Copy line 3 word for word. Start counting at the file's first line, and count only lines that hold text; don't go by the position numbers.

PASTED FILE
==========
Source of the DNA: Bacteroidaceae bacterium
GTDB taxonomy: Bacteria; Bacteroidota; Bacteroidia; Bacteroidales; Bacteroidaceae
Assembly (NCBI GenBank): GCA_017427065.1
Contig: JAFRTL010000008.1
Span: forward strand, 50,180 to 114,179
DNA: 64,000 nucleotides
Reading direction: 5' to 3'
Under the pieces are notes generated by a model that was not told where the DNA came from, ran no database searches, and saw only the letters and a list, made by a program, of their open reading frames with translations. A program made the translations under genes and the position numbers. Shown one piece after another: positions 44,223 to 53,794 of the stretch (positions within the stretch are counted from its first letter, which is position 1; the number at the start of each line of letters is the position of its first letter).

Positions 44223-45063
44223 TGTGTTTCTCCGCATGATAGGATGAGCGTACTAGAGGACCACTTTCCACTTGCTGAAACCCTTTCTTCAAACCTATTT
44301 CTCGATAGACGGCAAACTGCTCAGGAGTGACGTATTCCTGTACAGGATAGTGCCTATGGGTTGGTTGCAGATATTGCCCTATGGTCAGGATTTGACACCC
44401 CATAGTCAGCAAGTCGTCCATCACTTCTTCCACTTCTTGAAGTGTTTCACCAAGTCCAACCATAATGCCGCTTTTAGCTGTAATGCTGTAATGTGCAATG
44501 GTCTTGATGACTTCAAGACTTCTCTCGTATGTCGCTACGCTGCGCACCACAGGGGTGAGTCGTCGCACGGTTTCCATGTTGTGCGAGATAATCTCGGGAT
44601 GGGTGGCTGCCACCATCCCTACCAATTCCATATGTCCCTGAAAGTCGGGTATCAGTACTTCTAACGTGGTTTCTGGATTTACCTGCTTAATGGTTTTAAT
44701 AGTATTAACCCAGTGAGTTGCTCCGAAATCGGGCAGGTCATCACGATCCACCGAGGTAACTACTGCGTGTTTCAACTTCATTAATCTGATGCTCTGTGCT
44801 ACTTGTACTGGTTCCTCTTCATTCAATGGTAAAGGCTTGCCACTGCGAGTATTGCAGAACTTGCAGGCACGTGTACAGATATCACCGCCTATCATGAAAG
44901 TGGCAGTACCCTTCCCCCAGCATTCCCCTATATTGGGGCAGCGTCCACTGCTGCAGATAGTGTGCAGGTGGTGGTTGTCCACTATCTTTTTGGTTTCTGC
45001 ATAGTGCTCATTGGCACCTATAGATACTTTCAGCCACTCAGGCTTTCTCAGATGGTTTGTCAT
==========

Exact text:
Assembly (NCBI GenBank): GCA_017427065.1